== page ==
Star federal corruption witness Jona Rechnitz matter of factly implicated New York City Mayor Bill de Blasio, a half-dozen former NYPD officials and the Westchester County executive in a seamy series of money-for-favors deals during first public testimony Thursday in Manhattan.
Appearing at the bribery trial of former city jail-guards union boss Norman Seabrook, Rechnitz said that after he raised $100,000 in 2013 for de Blasio he became a phone and email buddy with the mayor-to-be, and then had an open line to a top City Hall aide after de Blasio won.
“Whenever we would call him for access or a favor, we were getting the response we expected and the results we were expecting,” Rechnitz told a prosecutor, rattling off five different cases where he sought help or intervention from City Hall.
Rechnitz, 34, a wealthy Los Angeles real estate investor’s son who said he decided connections with important people were the way to rise to the top and make it “on my own” in New York, became the focus of multiple corruption probes last year and has also been linked to two Ponzi schemes.
In the Seabrook case, prosecutors called him to testify that he delivered a $60,000 payoff to get the correction officers’ union head to steer $20 million in pension money to a hedge fund founded by co-defendant Murray Huberfeld, but on Thursday that testimony took a backseat to Rechnitz’s riveting hourlong narrative of his wheeling and dealing.
The father of five described how he and partner Jeremy Reichberg — who has pleaded not guilty in a case alleging payoffs to two police officials — began donating to NYPD causes like the departmental football team, buying dinners and giving holiday gifts to top cops to ingratiate themselves and get the capacity to call in favors for real estate clients.
“I thought this would be an awesome tool,” said Rechnitz, dressed in a dark suit and testifying in a low voice. “People like access to things they don’t normally get. . . . If I was the guy they have to go through, that built a certain status and star power for me.”
Rechnitz said he became “friends” with former Chief Phil Banks and six other NYPD brass — including two ex-police officials charged with Reichberg — and arranged favors ranging from an escort through a private lane at the Lincoln Tunnel for a visiting real estate bigwig to helping friends avoid jury duty, fix tickets and get funeral escorts.
The next target was City Hall.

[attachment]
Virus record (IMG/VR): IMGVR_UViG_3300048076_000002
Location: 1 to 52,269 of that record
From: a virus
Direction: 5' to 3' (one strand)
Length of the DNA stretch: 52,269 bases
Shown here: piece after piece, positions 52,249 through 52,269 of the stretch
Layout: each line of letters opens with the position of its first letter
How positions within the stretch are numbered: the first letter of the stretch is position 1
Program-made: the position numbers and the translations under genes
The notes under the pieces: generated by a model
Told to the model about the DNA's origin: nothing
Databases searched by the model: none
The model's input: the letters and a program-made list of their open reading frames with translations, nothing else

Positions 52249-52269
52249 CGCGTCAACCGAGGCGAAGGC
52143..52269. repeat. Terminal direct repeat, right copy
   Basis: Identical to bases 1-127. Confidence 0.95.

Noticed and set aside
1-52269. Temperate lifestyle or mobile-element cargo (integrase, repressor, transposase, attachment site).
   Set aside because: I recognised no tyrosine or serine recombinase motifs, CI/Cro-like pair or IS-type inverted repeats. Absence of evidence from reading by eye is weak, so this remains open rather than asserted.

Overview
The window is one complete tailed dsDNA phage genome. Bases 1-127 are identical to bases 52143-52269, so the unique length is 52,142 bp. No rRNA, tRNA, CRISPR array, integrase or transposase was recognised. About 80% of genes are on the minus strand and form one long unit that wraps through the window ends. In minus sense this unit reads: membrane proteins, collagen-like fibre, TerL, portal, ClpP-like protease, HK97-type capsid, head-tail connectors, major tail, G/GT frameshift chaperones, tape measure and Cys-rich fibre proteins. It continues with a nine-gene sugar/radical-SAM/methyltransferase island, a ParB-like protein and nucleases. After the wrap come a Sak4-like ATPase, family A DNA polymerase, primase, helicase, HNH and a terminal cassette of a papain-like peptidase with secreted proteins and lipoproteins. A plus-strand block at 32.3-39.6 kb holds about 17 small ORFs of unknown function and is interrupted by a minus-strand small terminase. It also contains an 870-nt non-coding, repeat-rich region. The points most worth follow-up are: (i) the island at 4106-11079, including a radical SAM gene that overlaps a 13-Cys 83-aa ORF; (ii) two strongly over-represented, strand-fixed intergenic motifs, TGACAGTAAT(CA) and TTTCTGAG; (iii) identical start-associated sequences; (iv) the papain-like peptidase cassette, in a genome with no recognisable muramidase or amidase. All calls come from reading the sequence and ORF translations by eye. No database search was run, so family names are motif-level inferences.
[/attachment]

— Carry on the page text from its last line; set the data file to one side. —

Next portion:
“We had the police going for us and we decided to get the politicians too,” Rechnitz said. Prosecutor Martin Bell asked how he hoped to cash in.
“My mind was limitless,” Rechnitz answered. “Jeremy told me in the days of Giuliani people made a fortune . . . I figured maybe I’ll buy an office building, and I’ll get the City as a tenant.”
Fernando Mateo, a well-connected taxi drivers’ advocate, set up a meeting for them with de Blasio fundraiser Ross Offinger, Rechnitz said, and he and Reichberg agreed to bundle cash but said when they sought help “we want action.”
De Blasio, he said, later visited at his office, passed along his personal cell number and email address, and told him “if there was anything I need, always keep in touch.” He said the two began talking once a week on various matters, and he was named to the de Blasio inaugural committee.
In City Hall, Rechnitz testified, Offinger became his contact on matters ranging from inspection violations at a property Rechnitz owned to delaying the closure of a private school his wife’s family was interested in, getting a friend a committee appointment and getting help on a friend’s water bill.
“He would call me when they needed money,” he told the jury. “I would call whenever I had an issue.”
Rechnitz didn’t specify what help was provided in each case, and federal prosecutors never charged de Blasio or Offinger with wrongdoing. They cited the lack of evidence of personal profit, and changes in federal laws on corruption.
A lawyer for Offinger, now a fundraising consultant for de Blasio’s campaign, said his client acted “legally and appropriately. A de Blasio spokesman dismissed the testimony as old news and said, “The administration has never and will never make government decisions based on campaign contributions.”
Rechnitz also testified that he raised $15,000 for Westchester County Executive Rob Astorino, and paid about $5,000 of the $7,000 cost of a Rolex Astorino wanted. For his part, Rechnitz said, Astorino arranged for he and Reichberg to become Westchester police chaplains, providing a credential that could be handy if they were ever stopped.
“We didn’t have to do anything,” Rechnitz testified.
A campaign spokesman for Astorino, who is running for re-election, called the accusations “total contrived nonsense.” Rechnitz’s testimony resumes on Friday.